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Communicating with the Future: How Re-engineering Intentions Will Alter the Master Code of Our Future Paperback – January 1, 2011


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Product Details

  • Paperback: 126 pages
  • Publisher: CGXPublishing; 1ST edition (2011)
  • ISBN-10: 098384710X
  • ISBN-13: 978-0983847106
  • Product Dimensions: 9 x 5.9 x 0.4 inches
  • Shipping Weight: 7.2 ounces
  • Average Customer Review: 4.6 out of 5 stars  See all reviews (22 customer reviews)
  • Amazon Best Sellers Rank: #1,222,432 in Books (See Top 100 in Books)

More About the Author

"The greatest value in understanding the future comes from spotting the major cultural, demographic, societal, and economic shifts early and translating them into viable business strategies," says Tom.

As the Executive Director and Senior Futurist at the DaVinci Institute, Tom works closely with the Institute's Senior Fellows and Board of Visionaries to develop original research studies, which enables him to speak on unusual topics, translating trends into unique opportunities.

GOOGLE'S TOP RATED FUTURIST SPEAKER

As part of the celebrity speaking circuit, Tom continually pushes the envelope of understanding, headlining events with some of today's most recognizable figures: Tom Peters, Nobel Peace Prize winner Mohammad Yunus; former CEO of General Electric, Jack Welch; former New York City Mayor Rudy Giulliani; Former President of Colombia, Andrés Pastrana; Prime Minister of Spain, Felipe González Márquez; Nobel Prize winning economist Joseph Stiglitz; Saudi Prince Turki Al-Faisal; and former World Bank President James Wolfensohn.

His keynote talks on futurist topics have captivated people ranging from high level government officials to executives in Fortune 500 companies including NASA, IBM, AT&T, GE, Hewlett-Packard, Pepsico, Frito Lay, Nokia, Lucent Technologies, First Data, Boeing, Capital One, Bell Canada, Visa, Ford Motor Company, Qwest, Allied Signal, Hunter Douglas, Direct TV, International Council of Shopping Centers, National Association of Federal Credit Unions, Times of India, Leaders in Dubai, HSM ExpoManagement, and many more.

Because of his work inspiring inventors and other revolutionary thinkers, the Boulder Daily Camera has referred to him as the "Father of Invention". The Denver Post and Seattle Post Intelligencer have referred to him as the "Dean of Futurists".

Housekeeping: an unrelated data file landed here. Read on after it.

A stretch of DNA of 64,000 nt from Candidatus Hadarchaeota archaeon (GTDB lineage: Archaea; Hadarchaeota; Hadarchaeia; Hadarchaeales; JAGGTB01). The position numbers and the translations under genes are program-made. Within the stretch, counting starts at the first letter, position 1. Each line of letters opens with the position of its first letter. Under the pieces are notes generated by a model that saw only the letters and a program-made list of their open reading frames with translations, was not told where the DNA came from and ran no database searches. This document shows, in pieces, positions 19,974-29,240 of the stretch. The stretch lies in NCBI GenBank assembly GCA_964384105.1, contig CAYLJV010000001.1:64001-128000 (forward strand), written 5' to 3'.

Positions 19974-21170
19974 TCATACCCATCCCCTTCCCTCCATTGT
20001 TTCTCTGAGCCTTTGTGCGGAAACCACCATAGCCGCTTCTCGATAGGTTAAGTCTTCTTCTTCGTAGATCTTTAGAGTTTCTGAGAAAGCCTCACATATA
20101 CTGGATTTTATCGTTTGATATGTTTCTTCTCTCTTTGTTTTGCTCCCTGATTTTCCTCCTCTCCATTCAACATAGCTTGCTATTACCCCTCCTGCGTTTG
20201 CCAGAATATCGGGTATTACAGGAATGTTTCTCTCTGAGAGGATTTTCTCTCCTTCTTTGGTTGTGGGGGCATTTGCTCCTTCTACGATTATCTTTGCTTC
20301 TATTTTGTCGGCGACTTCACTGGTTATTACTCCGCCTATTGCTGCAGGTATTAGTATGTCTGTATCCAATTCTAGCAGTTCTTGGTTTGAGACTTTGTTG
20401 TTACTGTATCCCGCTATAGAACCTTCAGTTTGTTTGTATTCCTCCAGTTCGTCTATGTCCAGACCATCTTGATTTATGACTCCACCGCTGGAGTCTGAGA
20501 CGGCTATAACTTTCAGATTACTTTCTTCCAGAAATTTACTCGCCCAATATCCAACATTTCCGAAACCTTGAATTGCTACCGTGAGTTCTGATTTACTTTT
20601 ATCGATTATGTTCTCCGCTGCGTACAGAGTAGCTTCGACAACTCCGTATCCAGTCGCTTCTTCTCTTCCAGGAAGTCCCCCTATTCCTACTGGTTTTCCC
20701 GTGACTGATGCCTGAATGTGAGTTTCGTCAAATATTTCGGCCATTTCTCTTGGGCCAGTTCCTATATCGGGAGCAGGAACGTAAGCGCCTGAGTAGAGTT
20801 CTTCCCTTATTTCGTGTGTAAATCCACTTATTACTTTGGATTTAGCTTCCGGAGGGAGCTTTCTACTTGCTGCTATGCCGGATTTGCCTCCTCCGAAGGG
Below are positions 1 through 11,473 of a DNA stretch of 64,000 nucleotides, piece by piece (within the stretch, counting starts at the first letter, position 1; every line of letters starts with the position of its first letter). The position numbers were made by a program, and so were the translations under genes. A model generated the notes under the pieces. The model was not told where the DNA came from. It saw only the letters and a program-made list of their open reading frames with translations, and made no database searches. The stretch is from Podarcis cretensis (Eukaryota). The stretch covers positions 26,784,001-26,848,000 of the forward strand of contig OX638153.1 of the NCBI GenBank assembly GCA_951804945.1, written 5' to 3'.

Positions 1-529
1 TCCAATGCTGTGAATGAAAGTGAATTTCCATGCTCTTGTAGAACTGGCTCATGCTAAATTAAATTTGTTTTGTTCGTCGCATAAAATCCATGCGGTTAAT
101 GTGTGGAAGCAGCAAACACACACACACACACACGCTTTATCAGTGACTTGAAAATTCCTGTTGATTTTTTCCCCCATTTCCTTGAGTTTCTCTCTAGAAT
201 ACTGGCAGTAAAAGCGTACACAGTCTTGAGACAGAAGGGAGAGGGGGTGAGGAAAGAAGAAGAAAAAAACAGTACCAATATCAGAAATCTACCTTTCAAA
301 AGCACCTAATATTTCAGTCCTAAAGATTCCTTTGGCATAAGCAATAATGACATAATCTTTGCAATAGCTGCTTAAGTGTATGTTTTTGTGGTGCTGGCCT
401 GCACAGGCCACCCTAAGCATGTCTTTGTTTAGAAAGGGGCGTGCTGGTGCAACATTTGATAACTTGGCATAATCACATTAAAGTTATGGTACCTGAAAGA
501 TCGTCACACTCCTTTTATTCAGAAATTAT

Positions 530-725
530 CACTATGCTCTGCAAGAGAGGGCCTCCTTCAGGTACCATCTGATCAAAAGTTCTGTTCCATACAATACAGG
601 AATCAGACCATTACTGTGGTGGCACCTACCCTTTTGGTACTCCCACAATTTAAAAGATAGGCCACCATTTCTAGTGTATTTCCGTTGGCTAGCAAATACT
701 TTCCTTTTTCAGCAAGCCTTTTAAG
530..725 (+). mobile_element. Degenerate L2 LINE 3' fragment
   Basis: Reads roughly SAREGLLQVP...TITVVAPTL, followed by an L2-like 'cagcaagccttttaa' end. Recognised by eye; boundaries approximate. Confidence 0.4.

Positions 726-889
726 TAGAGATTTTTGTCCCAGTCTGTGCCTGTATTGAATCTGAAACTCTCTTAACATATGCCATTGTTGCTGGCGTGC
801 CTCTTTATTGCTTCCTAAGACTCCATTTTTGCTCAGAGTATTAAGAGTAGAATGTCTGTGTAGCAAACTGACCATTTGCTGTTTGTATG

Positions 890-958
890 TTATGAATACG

Before launching the DaVinci Institute, Thomas spent 15 years at IBM as an engineer and designer where he received over 270 awards, more than any other IBM engineer. He is also a past member of the Triple Nine Society (High I.Q. society over 99.9 percentile).

Thomas has been featured in hundreds of articles for both national and international publications including New York Times, Huffington Post, Times of India, USA Today, US News and World Report, The Futurist Magazine, Morning Calm (in-flight magazine for Korean Airlines), Skylife (in-flight magazine for Turkish Airlines), ColoradoBiz Magazine, Rocky Mountain News, and many more. He currently writes a weekly "Future Trend Report" newsletter and a weekly column on FuturistSpeaker.com.


CONTACT

DaVinci Institute
511 E South Boulder Road
Louisville, CO 80027

Futurist Thomas Frey
Senior Futurist at the DaVinci Institute
EMAIL: dr2tom@davinciinstitute.com
PHONE: 303-666-4133

Deb Frey
Speaking Agent
Vice President of the DaVinci Institute
EMAIL: deb@davinciinstitute.com
PHONE: 303-666-4133

Customer Reviews

There is also some fun whimsy here, and all of it makes sense.
Cate Lawrence
Communicating with the Future takes a light-hearted and humorous approach to what the future can be and our relationship to understanding and creating it.
Isaac Strackbein
Communicating With The Future is an important book for planning in business and in our personal lives.
PushingWater

Most Helpful Customer Reviews

4 of 4 people found the following review helpful By Nichole A. Morgan on August 11, 2011
Format: Paperback
This book is full of unique and interesting ideas on how to shape your own destiny. The author uses interesting personal experience and insight to offer ways you can create a future of your own design. It is a fun read and a useful tool for today's (and tomorrow's) business world.
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2 of 2 people found the following review helpful By Tom Franklin on August 16, 2011
Format: Paperback
When first encountering the premise of the book, I found it incredible. But after much thought I believe we can communicate with the future. The author spends time explaining the premise in a very understandable way. I beleive we all have been communicating with the future, but I now have a deeper understaning on how to make that communication more effective. Brilliant!
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2 of 2 people found the following review helpful By PushingWater on August 11, 2011
Format: Paperback
Review by Steve Baker - Tom Frey has written a very interesting and thought-provoking way to examine how to direct the future. As Tom writes, "Our vision of the future creates our actions today." He explains how we can create attractors to the future in an easy to follow guide. The book is easy to read and at the same time you will find yourself reading a section, contemplating the ideas, re-reading and then having some AHA moments. Communicating With The Future is an important book for planning in business and in our personal lives. As one of the top-rated futurists in the world, Tom is a highly intelligent deep thinker but he is also down to earth with a good sense of humor that shines through in his writing. I think this book should become a college course for future leaders.